What do the prospects look like for a longer-term holder? Applying the same assumptions we can assign probabilities to various outcomes. Figures 5-8 show these possible outcomes for holding periods of 3, 5, 10, and 20 years. I’ve placed all of these histograms on the same scale to demonstrate two features. First, over time the histogram moves to the right. This is a result of business growth and reinvested dividends gradually increasing a person’s chances of building wealth. This should not come as much of a surprise to anyone. Second, notice that the histogram width tends to grow in size. So although the odds of growing wealth increase with time the range of outcomes also grows. This makes long-term planning very difficult which is one of the reasons I advocate mixing some gold into a portfolio of stocks to improve the consistency of returns (a subject I cover in my book).

Figure 5: Histogram of Possible 3 Year Returns from Today’s Valuation

Figure 6: Histogram of Possible 5 Year Returns from Today’s Valuation

Figure 7: Histogram of Possible 10 Year Returns from Today’s Valuation

Figure 8: Histogram of Possible 20 Year Returns from Today’s Valuation

Over time the certainty of building wealth in equities improves with time. For a 1 year holding period, using today’s valuation as a starting point, there is an 88% chance of losing wealth over the coming year. For a 3 year holding period, there is a 60% chance of losing wealth. For 5 years the odds of losing wealth drop to 34%. In other words, starting with current valuations and holding for 5 years the odds of building wealth in stocks are better than the odds of losing. Once we get to 10 years the odds of losing real wealth are 6%. At 20 years the odds are well under 1%. Figure 9 shows this graphically.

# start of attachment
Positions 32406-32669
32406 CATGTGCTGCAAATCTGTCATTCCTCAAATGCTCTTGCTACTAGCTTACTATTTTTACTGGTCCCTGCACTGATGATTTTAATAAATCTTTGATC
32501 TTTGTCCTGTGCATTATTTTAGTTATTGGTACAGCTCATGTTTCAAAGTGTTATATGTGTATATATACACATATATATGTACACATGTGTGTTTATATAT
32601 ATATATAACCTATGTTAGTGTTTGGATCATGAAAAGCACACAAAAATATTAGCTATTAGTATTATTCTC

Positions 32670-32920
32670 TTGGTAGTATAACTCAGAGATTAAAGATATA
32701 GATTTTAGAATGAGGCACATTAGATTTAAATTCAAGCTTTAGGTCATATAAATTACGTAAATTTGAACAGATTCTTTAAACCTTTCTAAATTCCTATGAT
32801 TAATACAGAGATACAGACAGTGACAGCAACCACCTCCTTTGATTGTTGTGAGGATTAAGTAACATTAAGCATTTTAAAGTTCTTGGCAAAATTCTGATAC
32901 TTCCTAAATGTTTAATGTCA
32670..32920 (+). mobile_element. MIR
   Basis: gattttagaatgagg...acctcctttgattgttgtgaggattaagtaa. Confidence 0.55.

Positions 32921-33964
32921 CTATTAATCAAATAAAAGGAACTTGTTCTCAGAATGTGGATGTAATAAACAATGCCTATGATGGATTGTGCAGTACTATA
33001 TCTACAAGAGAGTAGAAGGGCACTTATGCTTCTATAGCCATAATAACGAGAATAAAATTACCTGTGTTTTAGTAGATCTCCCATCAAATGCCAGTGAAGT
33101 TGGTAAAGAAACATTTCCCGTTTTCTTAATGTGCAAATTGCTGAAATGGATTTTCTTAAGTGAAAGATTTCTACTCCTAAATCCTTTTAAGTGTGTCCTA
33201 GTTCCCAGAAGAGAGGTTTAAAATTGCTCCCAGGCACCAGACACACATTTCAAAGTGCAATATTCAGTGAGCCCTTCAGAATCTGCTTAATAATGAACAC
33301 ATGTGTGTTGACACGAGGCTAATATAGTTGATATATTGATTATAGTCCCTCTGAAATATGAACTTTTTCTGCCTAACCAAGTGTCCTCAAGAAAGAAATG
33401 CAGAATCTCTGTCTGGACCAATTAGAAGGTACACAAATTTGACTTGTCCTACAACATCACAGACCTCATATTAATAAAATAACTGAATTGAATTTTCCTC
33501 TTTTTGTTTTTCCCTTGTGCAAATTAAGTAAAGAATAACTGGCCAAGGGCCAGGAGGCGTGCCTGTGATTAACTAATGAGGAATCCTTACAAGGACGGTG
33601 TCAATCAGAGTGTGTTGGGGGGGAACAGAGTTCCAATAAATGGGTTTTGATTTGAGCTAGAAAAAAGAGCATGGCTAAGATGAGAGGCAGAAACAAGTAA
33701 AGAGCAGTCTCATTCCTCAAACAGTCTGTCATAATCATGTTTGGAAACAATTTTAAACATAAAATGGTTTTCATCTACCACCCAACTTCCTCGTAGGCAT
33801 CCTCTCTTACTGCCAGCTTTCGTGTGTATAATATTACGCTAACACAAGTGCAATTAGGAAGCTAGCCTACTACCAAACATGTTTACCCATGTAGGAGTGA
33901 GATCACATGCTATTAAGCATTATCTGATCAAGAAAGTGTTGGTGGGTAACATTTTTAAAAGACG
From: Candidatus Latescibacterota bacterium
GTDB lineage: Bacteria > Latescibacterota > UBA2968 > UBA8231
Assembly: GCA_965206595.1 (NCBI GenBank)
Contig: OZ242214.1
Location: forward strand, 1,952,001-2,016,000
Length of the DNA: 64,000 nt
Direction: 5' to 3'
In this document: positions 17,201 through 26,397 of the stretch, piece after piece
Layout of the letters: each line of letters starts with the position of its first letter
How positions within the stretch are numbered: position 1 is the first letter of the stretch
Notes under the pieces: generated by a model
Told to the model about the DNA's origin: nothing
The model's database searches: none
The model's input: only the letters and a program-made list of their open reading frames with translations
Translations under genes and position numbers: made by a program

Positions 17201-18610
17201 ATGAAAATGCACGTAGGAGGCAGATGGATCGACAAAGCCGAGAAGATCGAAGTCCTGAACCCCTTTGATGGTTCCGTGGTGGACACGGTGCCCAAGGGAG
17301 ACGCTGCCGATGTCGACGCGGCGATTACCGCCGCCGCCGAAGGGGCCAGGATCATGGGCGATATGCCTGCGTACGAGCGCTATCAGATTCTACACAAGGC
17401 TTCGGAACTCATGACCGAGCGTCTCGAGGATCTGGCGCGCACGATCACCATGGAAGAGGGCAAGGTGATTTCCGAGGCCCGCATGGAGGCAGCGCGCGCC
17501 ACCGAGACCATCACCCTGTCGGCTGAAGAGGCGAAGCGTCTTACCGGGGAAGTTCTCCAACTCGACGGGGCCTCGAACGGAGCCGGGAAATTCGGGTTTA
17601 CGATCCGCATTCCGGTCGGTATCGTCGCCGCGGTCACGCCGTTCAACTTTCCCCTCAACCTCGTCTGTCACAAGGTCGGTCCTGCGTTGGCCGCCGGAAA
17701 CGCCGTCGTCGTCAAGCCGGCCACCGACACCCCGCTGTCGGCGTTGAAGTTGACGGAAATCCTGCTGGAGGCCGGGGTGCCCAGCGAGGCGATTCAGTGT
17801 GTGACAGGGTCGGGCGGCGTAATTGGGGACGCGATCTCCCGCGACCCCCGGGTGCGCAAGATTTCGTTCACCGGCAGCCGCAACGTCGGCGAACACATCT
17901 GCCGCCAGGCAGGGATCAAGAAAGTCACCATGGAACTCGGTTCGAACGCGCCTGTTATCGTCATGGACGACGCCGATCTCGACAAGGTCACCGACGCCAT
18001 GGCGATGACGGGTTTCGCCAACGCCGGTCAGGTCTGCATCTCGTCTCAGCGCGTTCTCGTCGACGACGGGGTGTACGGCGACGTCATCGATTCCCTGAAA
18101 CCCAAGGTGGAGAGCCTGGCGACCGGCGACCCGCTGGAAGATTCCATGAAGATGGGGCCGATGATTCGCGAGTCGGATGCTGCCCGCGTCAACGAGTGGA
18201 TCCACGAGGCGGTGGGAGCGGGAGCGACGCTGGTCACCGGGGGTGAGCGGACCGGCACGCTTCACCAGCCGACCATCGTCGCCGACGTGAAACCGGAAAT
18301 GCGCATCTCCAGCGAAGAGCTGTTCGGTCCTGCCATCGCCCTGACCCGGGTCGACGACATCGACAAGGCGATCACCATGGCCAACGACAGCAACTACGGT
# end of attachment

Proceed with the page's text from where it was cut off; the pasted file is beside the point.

Figure 9: Probability of Building Wealth vs. Losing Wealth for Various VVIAX Holding Periods

If the odds of losing wealth in stocks is better than building wealth for holding periods of less than 4 years then why would anyone want to hold stocks instead of just holding cash? Need I remind you that cash-like investments are not paying any meaningful interest nowadays? Cash has lost purchasing power for at least a decade now, and all signs point to interest rate suppression continuing (unless, of course, you believe that the Fed minutes are more than just jawboning). The price of admission for long-term gains is a willingness to withstand a short-term loss of purchasing power. Notice in Figures 4-8 I included the expected gain for each holding period (this is the center of gravity of the histogram). For holding periods of 10 years or more one can fairly expect to increase one’s wealth by 40% or more. This is not the case with cash. But one must be willing to withstand the pain of a short-term loss to get there.